With ‘Deaf U,’ Nyle DiMarco Strives To Show ‘There Is No One Right Way To Be Deaf’



When Nyle DiMarco got his start in reality television competing on America’s Next Top Model in 2015, he quickly understood the identity producers were creating for him.

DiMarco is stunningly handsome, with piercing eyes and a penchant for acting. He’s also deaf — a fact that, in the eyes of television producers, seemed to override everything else.

“I always felt that the image that was kind of made of me onscreen was very one-dimensional,” he says. “I was always asked specifically about my deafness, about my identities, but never about the things that I liked or disliked or, really, anything that would have offered more to who I was.”

Nyle DiMarco attends the premiere of "A Quiet Place Part II" at Lincoln Center on March 8, 2020 in New York. In his new Netflix series Deaf U, DiMarco turns the camera on students at Gallaudet University. CREDIT: Angela Weiss /AFP via Getty Images

Nyle DiMarco attends the premiere of “A Quiet Place Part II” at Lincoln Center on March 8, 2020 in New York. In his new Netflix series Deaf U, DiMarco turns the camera on students at Gallaudet University. CREDIT: Angela Weiss /AFP via Getty Images

DiMarco would become the first deaf contestant to win the competition, before going on to Dancing With The Stars and winning that, too.

Now, it’s DiMarco’s turn as a series creator. His new Netflix reality show, Deaf U, follows a group of friends at Gallaudet University in Washington, D.C., the world’s only liberal arts college for the deaf.

It’s a show about college: hookups, activism, awkward dates and late nights in clubs. It’s also a show about friends forging identities and navigating a world not always designed for them.

A Gallaudet graduate himself, DiMarco wanted to show the panoply of experiences on campus — from the “Deaf Elite” descendants of well-known deaf families on campus, to those teetering between a hearing world and a deaf one.

Some students rely on hearing aids or cochlear implants. Others shun the idea of talking in anything but American Sign Language.

DiMarco spoke with NPR’s All Things Considered about the new show, which debuted Friday on Netflix. “There is no one right way to be deaf,” he told host Michel Martin, through an ASL translator.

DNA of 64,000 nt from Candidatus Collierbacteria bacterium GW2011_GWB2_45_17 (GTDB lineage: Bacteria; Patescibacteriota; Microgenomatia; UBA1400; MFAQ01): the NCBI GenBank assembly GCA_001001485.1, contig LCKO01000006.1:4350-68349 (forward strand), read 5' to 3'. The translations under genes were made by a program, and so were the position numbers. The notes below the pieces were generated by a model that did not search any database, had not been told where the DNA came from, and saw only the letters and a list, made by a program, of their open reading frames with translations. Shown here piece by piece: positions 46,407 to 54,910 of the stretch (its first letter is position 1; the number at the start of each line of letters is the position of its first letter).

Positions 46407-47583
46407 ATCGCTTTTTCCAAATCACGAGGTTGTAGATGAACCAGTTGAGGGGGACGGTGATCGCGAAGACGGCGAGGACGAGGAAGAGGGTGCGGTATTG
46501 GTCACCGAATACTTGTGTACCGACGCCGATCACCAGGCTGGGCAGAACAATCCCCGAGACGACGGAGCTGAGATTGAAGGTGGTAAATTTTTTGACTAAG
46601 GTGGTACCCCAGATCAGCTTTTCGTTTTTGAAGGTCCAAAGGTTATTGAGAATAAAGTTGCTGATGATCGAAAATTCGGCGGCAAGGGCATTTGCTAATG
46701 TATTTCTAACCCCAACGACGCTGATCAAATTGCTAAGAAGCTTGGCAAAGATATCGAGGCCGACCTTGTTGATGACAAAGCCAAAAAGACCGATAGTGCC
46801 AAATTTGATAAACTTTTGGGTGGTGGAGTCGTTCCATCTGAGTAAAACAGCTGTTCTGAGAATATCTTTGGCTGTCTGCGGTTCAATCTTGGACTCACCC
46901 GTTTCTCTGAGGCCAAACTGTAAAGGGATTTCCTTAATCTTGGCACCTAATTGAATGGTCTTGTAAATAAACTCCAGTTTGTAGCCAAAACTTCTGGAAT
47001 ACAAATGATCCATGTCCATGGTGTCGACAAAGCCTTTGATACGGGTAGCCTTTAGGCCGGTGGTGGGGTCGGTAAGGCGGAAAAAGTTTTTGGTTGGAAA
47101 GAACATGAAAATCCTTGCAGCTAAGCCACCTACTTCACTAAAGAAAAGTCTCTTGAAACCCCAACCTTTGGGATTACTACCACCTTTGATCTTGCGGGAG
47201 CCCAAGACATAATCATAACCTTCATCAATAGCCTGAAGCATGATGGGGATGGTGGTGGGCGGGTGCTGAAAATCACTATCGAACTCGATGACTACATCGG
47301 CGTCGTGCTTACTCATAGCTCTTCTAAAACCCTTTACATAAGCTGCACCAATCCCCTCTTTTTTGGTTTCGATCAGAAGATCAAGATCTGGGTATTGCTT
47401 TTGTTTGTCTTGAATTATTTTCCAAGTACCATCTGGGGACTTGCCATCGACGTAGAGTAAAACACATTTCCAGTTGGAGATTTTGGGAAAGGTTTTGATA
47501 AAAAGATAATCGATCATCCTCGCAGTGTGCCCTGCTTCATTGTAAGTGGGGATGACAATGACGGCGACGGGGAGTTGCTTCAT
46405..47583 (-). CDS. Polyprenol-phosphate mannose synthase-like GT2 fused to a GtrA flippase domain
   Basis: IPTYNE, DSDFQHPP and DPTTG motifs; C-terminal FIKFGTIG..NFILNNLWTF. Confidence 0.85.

Instead, he says Deaf U presents a chance to reframe the world’s understanding of what it means to be deaf. It offers “an entrance into our world, which is so rich in culture and so layered and diverse,” DiMarco says.

“This was a perfect opportunity, and a great entrance point, to bring the hearing world in.”

Interview Highlights

On the divide at Gallaudet between the capital-D “Deaf Elite” and the lowercase-d “deaf”

So often we would refer to people as “elites” who had come from these deaf families, and we’re often forgetting about those other students who had a different perspective. You know, myself, as somebody who views elites as a group, I see it can be a positive thing in preserving sign language, our culture. It’s about passing down those legacies and those traditions that make our culture so rich.

There certainly are “lowercase-d” people who might see elites as someone who’s had an unfair advantage, whether it’s their educational background, their confidence, their identity, their language fluency. Coming into Gallaudet for them, they often face a challenge that they have to not only focus on getting a degree, but also focus on learning a new language and a new culture.

There are so many layers, I believe, to that divide between elites and, perhaps, “lowercase-d” deaf. It’s something that’s really key for our community. It’s very complicated, but it’s a discussion we’re starting to have.

On hiring a largely deaf crew to make the show

As someone who is deaf, I know that if you really want an authentic story, it has to happen behind the camera.

Deaf eyes really capture the culture best, and we actually made it a requirement that we had to hire deaf people. We wanted to ensure that, at minimum, we had 30% of a deaf crew behind the scenes working. We ended up with 50%, which was incredible. And it’s the first time it’s been done in history.

Never in Hollywood history have deaf people had an opportunity to be able to get into these rooms and build power within the community in order to tell our stories in an authentic way. We’re working so later we have a little Hollywood empire, where we’re able to develop our own TV shows and our movies and our content that really reflects deaf culture and an authentic experience. This, essentially, was the start.

On where he hopes to take the series

Obviously, my first hope is for season two. But I really would love to take a deeper dive into some of the layers that make our community so rich. I don’t want to get too serious with the topic, but we’re seeing peoples’ real lives outside of the deaf world, and I would love to highlight that.

I do have a few other projects outside of this. I have another project with Netflix as well, called Audible, which follows a deaf boy at my alma mater high school in Maryland. It’s a really interesting opportunity to see what it’s like for a deaf kid to go to a deaf school and play football with all of his buddies, then go home and not have access to language. His parents don’t sign. And that truly is the authentic story of the deaf community in America.

Will Jarvis and William Troop produced and edited this interview for broadcast. Will Jarvis adapted it for the Web.

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